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Liberation: Our Struggle

Dr. King contributes an article to the "Liberation" publication explaining the reasons for the 1955 Montgomery Bus Boycott. He conveys the issues involving segregation on buses, the demise of Negro inferiority and the miscalculations of white Montgomery civic leaders. According to Dr. King, "Every attempt to end the protest by intimidation, by encouraging Negroes to inform, by force and violence, further cemented the Negro community and brought sympathy for our cause from men of good will all over the world."

Max Stanford's Account

This document written by an anonymous writer illustrates how officers attacked Max Stanford, a convicted felon, in a jail when he refused to obey a guard.

Memo on Strategy of the Integration Movement

An anonymous writer pens a comprehensive strategy that focuses on achieving racial integration. Within the text of the document, the writer identifies various political, social and economical developments that are needed in order to end racially stemmed inequalities for African Americans.

MKL At Zoin Hill - "The Ballot"

This transcript of a passionate, poetic, and inspiring speech touches on many of King's motifs. It starts with an appeal for voting rights, addresses the despair the audience feels from time to time, and ends with a refrain of "we shall overcome."

MLK Addresses the National Association of the Bar

Dr. King seeks to gain support from legal practitioners by comparing the fight for legal rights of African Americans to the earlier fight for independence in which America took a stand against the forces of England.

MLK Advocates Registering to Vote

Dr. King urges individuals to join the "march to Freedom" by becoming a registered voter. Dr. King asserts that voting will help educate children, obtain a minimum wage law, and create the opportunity for better medical care.

MLK Announces The Jail Sentences Stemming from the 1963 Birmingham Demonstrations

Dr. King makes this statement regarding the arrest of himself and other leaders of the 1963 Birmingham struggle. The Supreme Court in 1967 ruled that these leaders unjustly broke the city wide injunction banning demonstrations. Dr. King urges the nation, "Take heed. Do not allow the Bill of Rights to become a prisoner of war."

MLK Confidential Memorandum

Dr. King outlines the SCLC's direct action program for the communities of Birmingham, Danville and Montgomery.

MLK Reflections on the Selma March, Bloody Sunday, SNCC and Communism

Dr. King discusses the Selma to Montgomery march, calling it the "most powerful and dramatic civil rights protest ever held in the south." Dr. King also addresses criticism of the Student Nonviolent Coordinating Committee's tactics. He concludes these notes by responding to claims that he has communist ties, denying any foreign or left-wing influence on his actions. Of Bayard Rustin and C. T.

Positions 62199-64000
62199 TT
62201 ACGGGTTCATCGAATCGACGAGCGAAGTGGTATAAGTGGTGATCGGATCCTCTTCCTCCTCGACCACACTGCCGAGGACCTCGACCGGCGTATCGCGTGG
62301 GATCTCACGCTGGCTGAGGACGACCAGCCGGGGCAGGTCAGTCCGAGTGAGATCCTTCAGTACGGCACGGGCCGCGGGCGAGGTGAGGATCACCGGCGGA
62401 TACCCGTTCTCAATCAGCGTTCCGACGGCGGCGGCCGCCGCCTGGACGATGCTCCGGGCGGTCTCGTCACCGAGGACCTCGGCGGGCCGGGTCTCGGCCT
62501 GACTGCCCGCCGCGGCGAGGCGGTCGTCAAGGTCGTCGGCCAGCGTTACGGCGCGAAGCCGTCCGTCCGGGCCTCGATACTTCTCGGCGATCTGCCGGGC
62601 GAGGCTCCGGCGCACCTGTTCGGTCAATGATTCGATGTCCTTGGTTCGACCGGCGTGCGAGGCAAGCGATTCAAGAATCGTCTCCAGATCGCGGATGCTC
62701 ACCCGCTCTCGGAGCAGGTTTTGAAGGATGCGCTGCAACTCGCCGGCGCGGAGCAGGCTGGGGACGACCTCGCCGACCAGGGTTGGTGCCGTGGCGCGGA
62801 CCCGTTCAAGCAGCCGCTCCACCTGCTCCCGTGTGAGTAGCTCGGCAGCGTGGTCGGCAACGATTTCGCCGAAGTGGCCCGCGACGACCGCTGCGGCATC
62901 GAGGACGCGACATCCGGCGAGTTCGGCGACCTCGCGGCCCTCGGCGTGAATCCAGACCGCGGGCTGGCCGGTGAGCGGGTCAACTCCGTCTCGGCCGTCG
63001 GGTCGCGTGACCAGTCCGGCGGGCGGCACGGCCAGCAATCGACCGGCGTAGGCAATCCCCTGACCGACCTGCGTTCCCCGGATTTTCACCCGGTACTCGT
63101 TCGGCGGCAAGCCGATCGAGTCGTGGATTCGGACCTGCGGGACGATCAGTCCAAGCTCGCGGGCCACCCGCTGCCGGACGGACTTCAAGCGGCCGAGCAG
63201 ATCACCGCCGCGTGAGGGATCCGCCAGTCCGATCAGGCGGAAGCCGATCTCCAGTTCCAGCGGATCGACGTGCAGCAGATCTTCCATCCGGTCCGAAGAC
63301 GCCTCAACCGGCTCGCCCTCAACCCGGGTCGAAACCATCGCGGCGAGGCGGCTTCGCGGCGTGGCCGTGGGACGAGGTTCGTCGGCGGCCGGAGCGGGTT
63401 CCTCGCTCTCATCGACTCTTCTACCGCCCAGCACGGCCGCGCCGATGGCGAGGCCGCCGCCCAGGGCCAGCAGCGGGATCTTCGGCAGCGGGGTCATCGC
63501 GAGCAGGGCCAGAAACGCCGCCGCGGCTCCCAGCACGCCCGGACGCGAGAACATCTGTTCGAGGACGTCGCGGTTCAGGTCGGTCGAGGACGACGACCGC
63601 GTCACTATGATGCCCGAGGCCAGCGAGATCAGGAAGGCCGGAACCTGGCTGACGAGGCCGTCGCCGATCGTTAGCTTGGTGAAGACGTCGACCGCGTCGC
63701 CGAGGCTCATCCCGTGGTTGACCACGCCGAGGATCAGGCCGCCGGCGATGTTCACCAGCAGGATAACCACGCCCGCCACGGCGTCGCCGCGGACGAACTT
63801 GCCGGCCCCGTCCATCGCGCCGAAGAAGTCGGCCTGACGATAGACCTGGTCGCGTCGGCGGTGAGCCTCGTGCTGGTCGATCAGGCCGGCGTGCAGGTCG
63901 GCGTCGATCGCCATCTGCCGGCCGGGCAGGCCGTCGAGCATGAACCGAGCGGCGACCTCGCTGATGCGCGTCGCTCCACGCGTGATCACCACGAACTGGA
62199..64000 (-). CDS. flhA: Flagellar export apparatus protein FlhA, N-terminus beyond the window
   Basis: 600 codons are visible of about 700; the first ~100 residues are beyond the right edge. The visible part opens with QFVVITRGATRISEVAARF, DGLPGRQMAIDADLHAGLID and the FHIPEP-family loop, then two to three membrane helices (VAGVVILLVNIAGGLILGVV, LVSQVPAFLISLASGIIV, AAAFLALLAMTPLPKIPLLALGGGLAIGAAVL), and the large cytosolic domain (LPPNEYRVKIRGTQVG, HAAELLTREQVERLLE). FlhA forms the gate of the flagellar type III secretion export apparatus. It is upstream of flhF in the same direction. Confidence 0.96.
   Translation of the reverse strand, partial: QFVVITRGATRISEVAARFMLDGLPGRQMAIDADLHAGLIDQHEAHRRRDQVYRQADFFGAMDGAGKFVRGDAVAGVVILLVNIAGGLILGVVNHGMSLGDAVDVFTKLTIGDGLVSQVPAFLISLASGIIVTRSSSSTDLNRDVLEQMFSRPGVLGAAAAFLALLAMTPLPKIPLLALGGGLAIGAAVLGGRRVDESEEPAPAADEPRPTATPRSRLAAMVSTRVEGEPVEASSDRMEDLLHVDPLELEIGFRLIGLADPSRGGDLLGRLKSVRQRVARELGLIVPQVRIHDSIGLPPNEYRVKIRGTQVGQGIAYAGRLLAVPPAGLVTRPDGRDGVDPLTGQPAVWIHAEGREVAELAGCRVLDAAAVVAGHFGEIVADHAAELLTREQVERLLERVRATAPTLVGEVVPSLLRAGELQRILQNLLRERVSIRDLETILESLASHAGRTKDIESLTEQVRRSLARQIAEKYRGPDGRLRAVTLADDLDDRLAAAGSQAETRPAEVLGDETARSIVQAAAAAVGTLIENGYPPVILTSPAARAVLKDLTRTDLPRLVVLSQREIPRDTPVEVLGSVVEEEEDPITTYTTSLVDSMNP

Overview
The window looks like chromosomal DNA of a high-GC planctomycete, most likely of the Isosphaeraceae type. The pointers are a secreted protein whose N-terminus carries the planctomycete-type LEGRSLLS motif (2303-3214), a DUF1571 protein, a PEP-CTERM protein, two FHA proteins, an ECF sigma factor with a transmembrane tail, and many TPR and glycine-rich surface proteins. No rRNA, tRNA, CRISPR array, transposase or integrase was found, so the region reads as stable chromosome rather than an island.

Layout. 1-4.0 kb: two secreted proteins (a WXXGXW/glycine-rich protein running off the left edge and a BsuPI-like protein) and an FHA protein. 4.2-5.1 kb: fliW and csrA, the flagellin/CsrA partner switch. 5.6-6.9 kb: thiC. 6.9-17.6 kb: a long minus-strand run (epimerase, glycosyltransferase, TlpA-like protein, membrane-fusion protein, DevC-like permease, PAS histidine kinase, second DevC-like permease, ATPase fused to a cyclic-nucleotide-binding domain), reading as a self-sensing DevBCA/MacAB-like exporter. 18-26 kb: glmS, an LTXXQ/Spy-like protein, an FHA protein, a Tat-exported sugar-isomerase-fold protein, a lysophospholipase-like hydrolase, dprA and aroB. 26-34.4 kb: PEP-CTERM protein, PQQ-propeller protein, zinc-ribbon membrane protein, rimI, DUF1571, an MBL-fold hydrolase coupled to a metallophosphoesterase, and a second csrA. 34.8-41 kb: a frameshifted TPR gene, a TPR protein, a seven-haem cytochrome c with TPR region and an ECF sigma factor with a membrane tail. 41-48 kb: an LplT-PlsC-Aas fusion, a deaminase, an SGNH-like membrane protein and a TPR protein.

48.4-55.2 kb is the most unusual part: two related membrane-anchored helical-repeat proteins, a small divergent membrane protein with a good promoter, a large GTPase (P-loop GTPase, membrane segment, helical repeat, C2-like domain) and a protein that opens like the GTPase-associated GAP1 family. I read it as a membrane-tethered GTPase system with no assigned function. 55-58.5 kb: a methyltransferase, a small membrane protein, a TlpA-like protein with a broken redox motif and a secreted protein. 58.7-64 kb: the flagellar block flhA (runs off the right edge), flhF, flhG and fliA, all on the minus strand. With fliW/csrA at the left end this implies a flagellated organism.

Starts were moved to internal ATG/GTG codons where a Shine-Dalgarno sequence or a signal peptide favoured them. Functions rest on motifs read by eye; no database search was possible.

MLK Speaks Before the NAACP at Winston-Salem

This program for the Winston-Salem branch of the NAACP highlights Dr. King as the guest speaker.

MLK Speech at SCLC Staff Retreat

Dr. King addresses the staff of the SCLC at a retreat in Frogmore, South Carolina. He divides his speech into three parts: "whence we have come, where we have come, and where do we go from here." Dr. King thoroughly discusses his thoughts on Communism, the practice of nonviolence, the belief that racism is an "ontological affirmation,"and the weaknesses of Black Power.

MLK Statement Before the Credentials Committee of the DNC

Dr. King addresses the Democratic National Committee urging them to stand up against the inequities that prevent Negro participation in the political process in the state of Mississippi.

MLK Statement Before the National Advisory Commission on Civil Disorders

Dr. King makes a public statement before the National Advisory Commission on Civil Disorder. He addresses five causes of the recent riots: hite backlash, unemployment, discriminatory practices, war, and features peculiar to big cities.

MLK's Address at the Pilgrimage for Democracy

Dr. King discusses the issues of segregation, poverty and discrimination within the City of Atlanta, in this 1963 speech at the Pilgrimage for Democracy. He explains that although Atlanta was thought to be a place of "racial harmony," the reality of glaring discrimination in Atlanta's schools, restaurants, and housing has left the local Negro community "tired," and hungry for change.

MLK's Plans for Cleveland

Dr. King outlines programs and development that he will implement in Cleveland. King frequently went to Cleveland throughout his time as a leader in the Civil Rights Movement.

More and Faster

Dr. King writes on the topic of "The Negro Goal: More and Faster." King highlights the black political and social climate in 1964 and discusses how the act of nonviolence gave blacks hope.

National Student Christian Federation Bulletin